Declare how you feel in the moment – The next time you are feeling uncertain or embarrassed, just declare it. I normally start with “I have a confession to make”.  It usually gets people to listen and be prepared for what’s coming next. The fact is that when you are uncertain, most people know that anyway. Putting it out in the open creates an environment of greater authenticity and truth. 
Tell your team members that the culture of authenticity, transparency and truth is what we want to grow in our organisation. When you are able to be vulnerable you give others permission to do the same and it creates greater connection and honest conversations within the team.


Admit it when you’re wrong – When you accept your mistakes, it creates a culture where people can take accountability for failure, to learn from it and to move on. It also creates a culture of innovation where risk-taking is accepted.


 Without acceptance of failure, cultures don’t tolerate calculated risk-taking. What this requires from the team members (including you) is the courage to be imperfect, the compassion to accept ourselves as we are (and thus accept others as they are) and the humility to say “I am sorry”.


Admit your weaknesses – No leader is perfect. It is really the strongest leaders who are able to admit their weaknesses. When we openly recognize our own weaknesses, we allow ourselves to seek team members who can complement our skill sets, creating well-balanced and diverse teams where each person brings unique strengths to the table. We also get powerful advocates who are willing to step up to help us, if we are willing to ask them to, to grow in our area of opportunity.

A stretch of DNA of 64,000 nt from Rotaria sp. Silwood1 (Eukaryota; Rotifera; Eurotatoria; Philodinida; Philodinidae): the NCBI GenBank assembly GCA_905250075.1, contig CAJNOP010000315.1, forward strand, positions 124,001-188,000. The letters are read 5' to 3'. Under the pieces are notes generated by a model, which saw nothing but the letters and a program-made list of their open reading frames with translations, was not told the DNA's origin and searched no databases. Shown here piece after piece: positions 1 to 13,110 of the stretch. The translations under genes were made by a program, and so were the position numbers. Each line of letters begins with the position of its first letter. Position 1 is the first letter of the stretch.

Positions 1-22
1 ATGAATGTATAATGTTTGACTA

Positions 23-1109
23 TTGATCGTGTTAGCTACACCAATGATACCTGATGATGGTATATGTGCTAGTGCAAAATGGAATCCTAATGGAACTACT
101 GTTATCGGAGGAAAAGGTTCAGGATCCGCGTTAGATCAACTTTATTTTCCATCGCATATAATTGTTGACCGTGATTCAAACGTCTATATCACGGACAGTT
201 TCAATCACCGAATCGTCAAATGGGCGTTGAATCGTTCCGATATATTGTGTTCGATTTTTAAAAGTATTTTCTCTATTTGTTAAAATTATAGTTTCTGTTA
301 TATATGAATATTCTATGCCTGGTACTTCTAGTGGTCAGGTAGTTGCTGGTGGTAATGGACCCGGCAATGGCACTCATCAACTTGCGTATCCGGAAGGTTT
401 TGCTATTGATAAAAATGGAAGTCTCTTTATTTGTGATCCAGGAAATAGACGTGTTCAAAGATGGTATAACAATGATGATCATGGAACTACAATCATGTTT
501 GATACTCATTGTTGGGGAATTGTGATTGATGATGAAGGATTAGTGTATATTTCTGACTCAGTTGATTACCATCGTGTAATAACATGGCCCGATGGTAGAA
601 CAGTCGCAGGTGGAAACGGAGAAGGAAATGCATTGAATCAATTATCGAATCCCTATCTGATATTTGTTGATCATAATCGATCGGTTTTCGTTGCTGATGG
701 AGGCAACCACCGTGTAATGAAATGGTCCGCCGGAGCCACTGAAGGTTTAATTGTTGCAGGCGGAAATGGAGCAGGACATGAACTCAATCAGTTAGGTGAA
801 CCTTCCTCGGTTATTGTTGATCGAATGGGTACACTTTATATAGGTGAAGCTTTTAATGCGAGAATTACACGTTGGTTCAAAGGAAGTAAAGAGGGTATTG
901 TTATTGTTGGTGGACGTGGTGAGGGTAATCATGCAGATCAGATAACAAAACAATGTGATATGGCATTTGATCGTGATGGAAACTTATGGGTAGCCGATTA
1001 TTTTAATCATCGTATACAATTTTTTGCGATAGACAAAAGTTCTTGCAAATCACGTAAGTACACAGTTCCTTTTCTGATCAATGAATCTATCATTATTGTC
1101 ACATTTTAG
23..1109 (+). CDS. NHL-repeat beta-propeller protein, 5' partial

Recognize others for their ability to be vulnerable – When someone has stepped outside of their comfort zone to be vulnerable, authentic and honest, take a moment to recognize them.


Celebrate your imperfections – When you notice something about you that is imperfect, give yourself a high-five and say “now isn’t that adorable”. Seriously, try it. You’ll be surprised how much better that feels versus the usual stern reprimand you get from your inner critic. 


So, here’s a little exercise to try. List out your perceived weaknesses and then next to each write down why this ‘weakness’ is a gift. How has it served you? You’ll be surprised about what you will learn. 


(Lionel Wijesiri is a retired corporate director counting three decades of senior management experience. He is now an independent consultant and a freelance journalist. He may be contacted on lionwije@live.com)